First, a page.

In [Dave’s] latest episode of the EEVblog he takes a look at constant current dummy loads. These are used to test power supply designs and instead of just chaining resistive loads together every time he’s decided to look into building a tool for the job. What he ends up with is a reliable constant current load that can be dialed anywhere from 1.5 mA up to just over 1A. There’s even an onboard meter so you don’t have to probe the setting before use.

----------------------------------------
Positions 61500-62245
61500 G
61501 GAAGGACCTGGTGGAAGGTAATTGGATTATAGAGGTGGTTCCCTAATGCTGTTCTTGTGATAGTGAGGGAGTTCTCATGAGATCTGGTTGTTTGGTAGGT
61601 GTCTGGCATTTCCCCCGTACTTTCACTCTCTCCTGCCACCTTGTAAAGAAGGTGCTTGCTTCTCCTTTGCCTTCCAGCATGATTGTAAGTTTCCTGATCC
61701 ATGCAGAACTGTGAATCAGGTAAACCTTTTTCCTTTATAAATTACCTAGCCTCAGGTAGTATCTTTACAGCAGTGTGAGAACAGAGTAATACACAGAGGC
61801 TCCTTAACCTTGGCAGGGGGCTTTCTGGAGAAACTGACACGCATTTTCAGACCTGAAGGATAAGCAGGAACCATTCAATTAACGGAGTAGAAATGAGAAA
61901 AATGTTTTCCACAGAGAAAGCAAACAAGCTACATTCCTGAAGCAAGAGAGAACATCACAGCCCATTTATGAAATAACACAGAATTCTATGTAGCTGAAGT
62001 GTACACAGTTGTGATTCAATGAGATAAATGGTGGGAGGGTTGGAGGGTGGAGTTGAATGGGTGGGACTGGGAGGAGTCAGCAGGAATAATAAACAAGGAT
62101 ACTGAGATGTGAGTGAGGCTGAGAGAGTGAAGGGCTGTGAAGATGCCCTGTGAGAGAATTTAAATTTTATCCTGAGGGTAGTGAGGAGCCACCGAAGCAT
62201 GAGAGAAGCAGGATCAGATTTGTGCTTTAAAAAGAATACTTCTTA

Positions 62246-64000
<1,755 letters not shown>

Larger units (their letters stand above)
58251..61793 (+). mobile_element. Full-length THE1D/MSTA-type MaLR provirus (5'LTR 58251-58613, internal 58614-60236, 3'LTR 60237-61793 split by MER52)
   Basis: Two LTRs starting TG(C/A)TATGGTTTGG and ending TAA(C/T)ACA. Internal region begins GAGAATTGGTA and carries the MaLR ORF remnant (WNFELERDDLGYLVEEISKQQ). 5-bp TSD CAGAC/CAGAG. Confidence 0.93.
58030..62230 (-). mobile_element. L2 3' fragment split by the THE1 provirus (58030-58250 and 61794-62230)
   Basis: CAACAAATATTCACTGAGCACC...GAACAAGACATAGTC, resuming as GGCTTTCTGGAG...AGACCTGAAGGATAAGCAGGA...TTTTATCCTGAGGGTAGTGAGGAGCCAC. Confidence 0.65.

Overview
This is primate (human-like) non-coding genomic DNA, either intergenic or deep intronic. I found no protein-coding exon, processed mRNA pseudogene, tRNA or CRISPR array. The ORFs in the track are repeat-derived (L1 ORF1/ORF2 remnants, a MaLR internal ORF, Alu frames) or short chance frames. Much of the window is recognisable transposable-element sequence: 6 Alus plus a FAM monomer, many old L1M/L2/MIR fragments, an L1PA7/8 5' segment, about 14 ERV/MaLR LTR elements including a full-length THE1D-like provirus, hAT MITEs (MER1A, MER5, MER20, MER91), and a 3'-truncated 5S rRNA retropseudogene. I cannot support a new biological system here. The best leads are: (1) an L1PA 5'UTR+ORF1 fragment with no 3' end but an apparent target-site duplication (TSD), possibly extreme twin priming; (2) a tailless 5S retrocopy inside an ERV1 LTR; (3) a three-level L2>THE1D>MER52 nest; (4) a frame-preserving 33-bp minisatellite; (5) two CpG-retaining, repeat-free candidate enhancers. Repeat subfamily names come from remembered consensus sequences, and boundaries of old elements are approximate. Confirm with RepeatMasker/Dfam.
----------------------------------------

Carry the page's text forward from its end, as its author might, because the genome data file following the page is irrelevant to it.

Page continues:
It may look like he sent his design off to the board house for production but that’s actually a re-purposed PCB. In walking though his junk-box assembled dummy load [Dave] shares some great tips, like using multiple 1% resistors instead of shelling our for one large and accurate power resistor. But our favorite part comes at about 12:00 when he takes us through some rough math in calculating heat sinks. We’ve always just guessed, but like any good teacher, [Dave] explains the theory and then measures the actual performance taking the guesswork out of the design. See for yourself after the break. Continue reading “Dummy loads and heat sinks”